What does P.O. stand for in Marie-Claire Jamet’s edition of Bach Suite #1 stand for?

  • Participant
    Elizabeth Volpé Bligh on #147765

    I am going through Marie-Claire Jamet’s edition of the Bach Suite #1, BMV 996, and the term p.o. occurs here and there. It might mean “pouce ouvert” (open thumb) or “palme ouverte” (open palm) but I don’t know for sure. Anybody have the answer?

    Participant
    michael-steadman on #147766

    i don’t have the music in front of me but probably it is “position ordinaire” – probably after a passage of pdlt?

    -michael

    Participant
    Misty Harrison on #147767

    yes that’s it

    Participant
    Misty Harrison on #147768

    it can be after pdlt and sometimes too after an 8va or 8vb passage even though that’s rare

    Participant
    carl-swanson on #147769

    That must be something she invented herself. I’ve studied lots of French music and have never encountered it. It’s also not something that her father, Pierre Jamet, ever mentioned to me in lessons.

    Participant
    carl-swanson on #147770

    If I get a chance this weekend I’ll email Marie-Claire and see what she has to say about that indication.

    Participant
    Misty Harrison on #147771

    p.o. is standard notation but not everyone uses it sometimes they just use the wiggly line

    if you write pdlt then you need to know when to go back to normal position

    if you use a wiggly line then you go back to normal position when the wiggly line is gone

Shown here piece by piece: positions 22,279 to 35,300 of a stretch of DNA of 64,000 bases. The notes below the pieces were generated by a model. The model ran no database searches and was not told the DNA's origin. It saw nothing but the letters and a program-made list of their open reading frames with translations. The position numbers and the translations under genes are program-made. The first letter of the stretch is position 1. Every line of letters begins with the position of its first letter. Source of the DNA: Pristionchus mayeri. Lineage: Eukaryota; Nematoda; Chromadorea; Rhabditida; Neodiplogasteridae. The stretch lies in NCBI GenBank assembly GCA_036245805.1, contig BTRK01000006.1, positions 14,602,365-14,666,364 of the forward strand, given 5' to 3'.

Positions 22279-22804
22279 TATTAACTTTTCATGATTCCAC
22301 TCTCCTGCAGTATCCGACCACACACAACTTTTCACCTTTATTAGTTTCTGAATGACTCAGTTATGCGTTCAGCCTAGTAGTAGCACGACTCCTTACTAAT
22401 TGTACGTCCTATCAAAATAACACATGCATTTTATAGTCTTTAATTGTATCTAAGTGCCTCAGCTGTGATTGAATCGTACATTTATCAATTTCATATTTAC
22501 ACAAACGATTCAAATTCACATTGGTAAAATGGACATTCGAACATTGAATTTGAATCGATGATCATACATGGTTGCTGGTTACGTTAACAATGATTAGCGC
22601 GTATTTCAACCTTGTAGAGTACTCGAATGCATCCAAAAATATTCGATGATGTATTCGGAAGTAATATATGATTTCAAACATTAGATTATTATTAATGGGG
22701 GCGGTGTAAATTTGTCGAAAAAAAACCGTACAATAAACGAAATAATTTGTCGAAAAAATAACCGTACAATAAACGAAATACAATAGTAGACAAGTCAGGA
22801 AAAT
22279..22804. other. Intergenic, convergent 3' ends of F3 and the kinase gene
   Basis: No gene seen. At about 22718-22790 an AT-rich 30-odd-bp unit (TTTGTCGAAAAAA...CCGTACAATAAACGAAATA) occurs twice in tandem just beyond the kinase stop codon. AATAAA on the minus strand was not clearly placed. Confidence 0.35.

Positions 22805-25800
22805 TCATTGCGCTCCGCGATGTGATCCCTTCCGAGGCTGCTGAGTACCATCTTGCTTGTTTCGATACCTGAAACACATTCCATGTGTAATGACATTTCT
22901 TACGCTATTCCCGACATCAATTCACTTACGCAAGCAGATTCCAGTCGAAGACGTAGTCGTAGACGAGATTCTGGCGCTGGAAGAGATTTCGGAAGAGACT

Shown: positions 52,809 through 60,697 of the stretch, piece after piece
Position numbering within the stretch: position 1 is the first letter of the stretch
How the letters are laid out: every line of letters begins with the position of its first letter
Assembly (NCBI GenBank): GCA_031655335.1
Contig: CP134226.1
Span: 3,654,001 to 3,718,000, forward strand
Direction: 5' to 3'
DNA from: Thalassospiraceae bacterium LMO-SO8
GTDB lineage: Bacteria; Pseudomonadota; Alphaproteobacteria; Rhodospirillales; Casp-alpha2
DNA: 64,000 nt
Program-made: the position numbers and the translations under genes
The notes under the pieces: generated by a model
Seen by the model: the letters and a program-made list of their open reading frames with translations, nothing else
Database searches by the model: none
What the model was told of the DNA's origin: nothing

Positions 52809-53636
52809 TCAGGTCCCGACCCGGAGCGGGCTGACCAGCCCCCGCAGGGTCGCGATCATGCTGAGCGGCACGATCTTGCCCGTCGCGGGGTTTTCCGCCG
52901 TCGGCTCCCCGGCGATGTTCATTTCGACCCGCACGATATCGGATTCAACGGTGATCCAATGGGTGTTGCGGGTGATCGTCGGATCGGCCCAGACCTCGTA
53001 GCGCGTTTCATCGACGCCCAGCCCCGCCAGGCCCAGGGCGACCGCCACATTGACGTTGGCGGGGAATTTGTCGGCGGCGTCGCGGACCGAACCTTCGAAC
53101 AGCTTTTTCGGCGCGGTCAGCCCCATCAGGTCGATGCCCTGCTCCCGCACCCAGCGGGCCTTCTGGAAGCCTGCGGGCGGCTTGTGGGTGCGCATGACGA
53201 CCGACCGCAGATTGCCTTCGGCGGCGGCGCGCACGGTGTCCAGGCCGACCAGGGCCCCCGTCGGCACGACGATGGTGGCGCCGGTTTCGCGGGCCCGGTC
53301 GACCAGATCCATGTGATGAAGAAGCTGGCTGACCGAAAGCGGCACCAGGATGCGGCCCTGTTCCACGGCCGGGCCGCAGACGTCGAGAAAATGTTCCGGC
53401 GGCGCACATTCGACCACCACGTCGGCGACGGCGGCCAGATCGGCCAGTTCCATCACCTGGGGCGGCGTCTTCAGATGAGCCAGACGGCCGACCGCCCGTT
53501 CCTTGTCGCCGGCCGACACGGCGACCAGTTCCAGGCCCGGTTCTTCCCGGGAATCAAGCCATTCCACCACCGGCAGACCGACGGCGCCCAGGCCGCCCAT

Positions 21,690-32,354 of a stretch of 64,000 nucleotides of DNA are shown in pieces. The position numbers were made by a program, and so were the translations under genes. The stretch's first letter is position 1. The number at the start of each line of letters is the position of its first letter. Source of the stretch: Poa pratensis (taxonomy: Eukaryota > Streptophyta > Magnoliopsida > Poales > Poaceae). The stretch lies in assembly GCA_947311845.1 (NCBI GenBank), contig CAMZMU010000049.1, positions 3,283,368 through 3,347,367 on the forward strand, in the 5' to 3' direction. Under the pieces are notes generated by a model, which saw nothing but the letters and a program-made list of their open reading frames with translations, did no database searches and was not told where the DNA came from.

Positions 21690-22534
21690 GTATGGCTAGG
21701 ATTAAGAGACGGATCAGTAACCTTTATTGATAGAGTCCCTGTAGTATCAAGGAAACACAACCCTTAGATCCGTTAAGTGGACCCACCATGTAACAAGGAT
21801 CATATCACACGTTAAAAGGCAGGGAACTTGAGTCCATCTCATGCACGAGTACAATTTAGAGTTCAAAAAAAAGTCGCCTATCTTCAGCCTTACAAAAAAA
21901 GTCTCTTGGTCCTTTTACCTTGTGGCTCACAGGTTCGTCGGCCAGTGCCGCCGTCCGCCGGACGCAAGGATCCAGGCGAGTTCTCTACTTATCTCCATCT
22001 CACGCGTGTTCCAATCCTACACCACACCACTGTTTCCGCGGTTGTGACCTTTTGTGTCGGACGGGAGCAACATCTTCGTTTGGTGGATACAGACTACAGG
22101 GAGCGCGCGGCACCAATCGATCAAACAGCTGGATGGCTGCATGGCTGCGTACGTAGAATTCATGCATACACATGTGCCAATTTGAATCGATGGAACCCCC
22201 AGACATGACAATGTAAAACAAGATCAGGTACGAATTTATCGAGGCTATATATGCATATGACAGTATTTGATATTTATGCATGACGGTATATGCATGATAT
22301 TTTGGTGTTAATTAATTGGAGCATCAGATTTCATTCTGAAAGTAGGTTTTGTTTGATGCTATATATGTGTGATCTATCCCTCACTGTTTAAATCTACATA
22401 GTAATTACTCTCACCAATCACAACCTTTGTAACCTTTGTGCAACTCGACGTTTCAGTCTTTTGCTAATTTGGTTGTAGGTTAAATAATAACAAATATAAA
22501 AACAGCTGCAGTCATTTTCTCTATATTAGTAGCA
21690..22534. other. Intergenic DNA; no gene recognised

Participant
    Elizabeth Volpé Bligh on #147772

    I checked Beatrice Schroeder Rose’s book, and it is not in there. I have also looked in the Renié method book and I don’t see it in there, either. I would appreciate it if you could tell me which page it is on. It doesn’t appear in the section on Different Heights of the hands on the Strings. Again, if I have missed it, please let me know where it is. I am a bit busy organizing the World Harp Congress, so I don’t have time to look for the other books, but that is why I asked this forum. It’s fast and easy, and usually you get a polite response.

    Participant
    michael-steadman on #147773

    “position originale”?

    Participant
    Misty Harrison on #147774

    Hi Elizabeth,

    I don’t think my response was not polite

    I simply gave you the references it’s in

    said it might be in the Schroeder Rose

    Participant
    Misty Harrison on #147775

    btw the section on hands at different levels on the strings is not so much about pdlt as it is about playing slightly lower than middle

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